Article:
Secret of the Stones by Tony Bradman
|Secret of the Stones by Tony Bradman|
|Category: Dyslexia Friendly|
|Reviewer: Z J Cookson|
|Summary: A clever concept with a dyslexia friendly and super-readable font. This is an easy read but less interesting that most Barrington Stoke titles.|
|Buy? Maybe||Borrow? Maybe|
|Pages: 72||Date: October 2017|
|Publisher: Barrington Stoke|
|External links: Author's website|
Twelve year old Maglos has a fulfilling and happy life with his father, the High Priest of Stonehenge. However, everything changes when his Uncle Tigran murders Maglos's father at the mid-summer festival before turning to do the same to Maglos. As the axe is about to fall, two strangers intervene warning Tigran that the Gods will be angry if he spills the blood of a child. Tigran allows the strangers to take Maglos away as their slave. What Tigran doesn't realise is that these two men carry the secret of the stones – a secret that they pass onto Maglos and which he will ultimately use against his uncle.
I've recently read a number of Barrington Stoke super-readable teen stories and have been impressed by every one. The Secret of the Stones is aimed at a younger audience than the others I've read (in subject matter around 9-12 year olds) and is, as a result, much simpler. Sadly simpler in this case also means less interesting. Where every other Barrington Stoke story I have read has combined strong characterisation and a gripping plot, the Secret of the Stones reads more like a school reader with two-dimensional characters and a predictable plot.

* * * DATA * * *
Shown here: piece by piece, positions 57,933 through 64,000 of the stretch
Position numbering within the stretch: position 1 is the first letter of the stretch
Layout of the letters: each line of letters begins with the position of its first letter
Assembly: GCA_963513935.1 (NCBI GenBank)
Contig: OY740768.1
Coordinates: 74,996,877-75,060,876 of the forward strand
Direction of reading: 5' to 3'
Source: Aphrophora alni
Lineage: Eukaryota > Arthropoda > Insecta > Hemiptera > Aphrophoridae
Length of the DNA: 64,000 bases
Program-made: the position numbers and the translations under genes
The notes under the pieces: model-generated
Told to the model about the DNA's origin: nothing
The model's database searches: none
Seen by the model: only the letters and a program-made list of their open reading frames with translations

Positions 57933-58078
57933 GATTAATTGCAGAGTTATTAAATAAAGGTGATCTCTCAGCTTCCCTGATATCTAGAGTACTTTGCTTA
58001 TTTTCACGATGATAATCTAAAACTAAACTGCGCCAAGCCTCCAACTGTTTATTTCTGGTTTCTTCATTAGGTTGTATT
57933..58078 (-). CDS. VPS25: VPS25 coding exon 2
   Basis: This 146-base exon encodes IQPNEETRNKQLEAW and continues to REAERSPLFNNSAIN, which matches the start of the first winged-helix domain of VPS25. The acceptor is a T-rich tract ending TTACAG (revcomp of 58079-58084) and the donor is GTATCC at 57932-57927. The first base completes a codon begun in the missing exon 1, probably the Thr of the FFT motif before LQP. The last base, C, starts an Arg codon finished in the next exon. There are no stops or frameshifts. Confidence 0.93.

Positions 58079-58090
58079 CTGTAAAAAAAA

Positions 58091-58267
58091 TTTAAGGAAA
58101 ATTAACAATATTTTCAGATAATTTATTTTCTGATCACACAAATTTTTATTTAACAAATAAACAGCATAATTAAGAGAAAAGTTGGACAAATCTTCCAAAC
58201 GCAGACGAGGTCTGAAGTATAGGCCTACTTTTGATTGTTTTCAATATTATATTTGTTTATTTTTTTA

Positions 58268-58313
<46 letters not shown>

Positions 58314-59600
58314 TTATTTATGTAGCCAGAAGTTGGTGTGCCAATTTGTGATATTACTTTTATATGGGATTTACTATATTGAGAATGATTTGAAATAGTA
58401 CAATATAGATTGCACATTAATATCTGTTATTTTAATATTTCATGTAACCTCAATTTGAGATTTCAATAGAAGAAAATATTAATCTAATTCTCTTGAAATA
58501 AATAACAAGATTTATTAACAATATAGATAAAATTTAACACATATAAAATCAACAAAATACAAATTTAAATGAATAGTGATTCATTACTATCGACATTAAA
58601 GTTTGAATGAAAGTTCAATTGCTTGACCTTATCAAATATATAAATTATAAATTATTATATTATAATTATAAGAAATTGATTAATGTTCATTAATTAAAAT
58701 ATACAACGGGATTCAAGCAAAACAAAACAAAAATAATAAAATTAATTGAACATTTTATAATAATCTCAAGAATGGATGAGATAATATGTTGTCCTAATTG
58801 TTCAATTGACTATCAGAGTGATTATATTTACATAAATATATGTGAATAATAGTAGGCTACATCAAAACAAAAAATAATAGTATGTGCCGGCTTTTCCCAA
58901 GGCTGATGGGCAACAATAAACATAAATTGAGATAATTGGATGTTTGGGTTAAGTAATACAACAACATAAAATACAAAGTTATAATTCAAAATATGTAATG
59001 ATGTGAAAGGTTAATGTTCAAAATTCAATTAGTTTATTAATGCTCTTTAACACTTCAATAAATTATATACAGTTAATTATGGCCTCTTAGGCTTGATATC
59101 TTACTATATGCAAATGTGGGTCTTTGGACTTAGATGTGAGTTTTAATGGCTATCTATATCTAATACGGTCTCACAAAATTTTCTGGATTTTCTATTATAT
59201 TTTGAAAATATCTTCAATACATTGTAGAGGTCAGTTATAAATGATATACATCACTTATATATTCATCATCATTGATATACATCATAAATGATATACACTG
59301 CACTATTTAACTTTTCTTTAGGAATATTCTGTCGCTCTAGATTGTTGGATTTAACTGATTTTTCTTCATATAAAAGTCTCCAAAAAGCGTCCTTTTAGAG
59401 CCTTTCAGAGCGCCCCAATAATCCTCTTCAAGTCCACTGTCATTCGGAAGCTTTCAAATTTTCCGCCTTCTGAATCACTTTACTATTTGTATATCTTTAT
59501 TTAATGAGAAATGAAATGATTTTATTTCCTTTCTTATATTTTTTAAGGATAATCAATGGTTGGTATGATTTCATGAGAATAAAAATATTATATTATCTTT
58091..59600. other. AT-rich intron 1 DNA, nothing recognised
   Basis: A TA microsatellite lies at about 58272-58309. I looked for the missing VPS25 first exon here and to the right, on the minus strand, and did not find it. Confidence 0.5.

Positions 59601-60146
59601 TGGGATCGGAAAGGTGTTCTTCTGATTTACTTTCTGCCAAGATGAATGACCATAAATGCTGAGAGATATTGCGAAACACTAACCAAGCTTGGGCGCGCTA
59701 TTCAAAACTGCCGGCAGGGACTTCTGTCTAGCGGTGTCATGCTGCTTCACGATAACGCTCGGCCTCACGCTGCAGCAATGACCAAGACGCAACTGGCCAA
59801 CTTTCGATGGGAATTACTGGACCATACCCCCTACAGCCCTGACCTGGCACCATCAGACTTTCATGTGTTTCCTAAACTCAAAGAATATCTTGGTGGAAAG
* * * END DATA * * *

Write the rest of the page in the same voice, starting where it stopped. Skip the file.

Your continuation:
Maybe I am being a little unfair as it has got to be challenging to create a well-rounded character and satisfying plot in just 52 pages, especially when the commitment to a dyslexia friendly and super-readable font means there are very few words on each page. However, I simply didn't empathise with Maglos and was entirely unmoved by his grief when his father was murdered. The jealous uncle, wishing to claim his elder brother's position, also felt slightly clichéd while the ending was a little too convenient.
The book does have positive elements. The two strangers, Athir and Caturix, understand the secret of the stones and through their role in the story we learn how both copper and bronze are made using stones. This is an interesting twist on the expectations raised in the book's title. It does, nevertheless, reinforce the sense of a book that is aimed more at the school or educational market.
Overall I was disappointed that this story didn't live up to the clever concept or meet the outstanding standard that I have come to associate with Barrington Stoke. If you're looking for a super-readable middle grade story, I'd therefore recommend you look elsewhere in the first instance. The Bookbag gave both Thor and the Master of Magic by Kevin Crossley-Holland and Siku and Samurai by Ian Beck and Daniel Atanasov the maximum five star rating.
You can read more book reviews or buy Secret of the Stones by Tony Bradman at Amazon.co.uk
You can read more book reviews or buy Secret of the Stones by Tony Bradman at Amazon.com.
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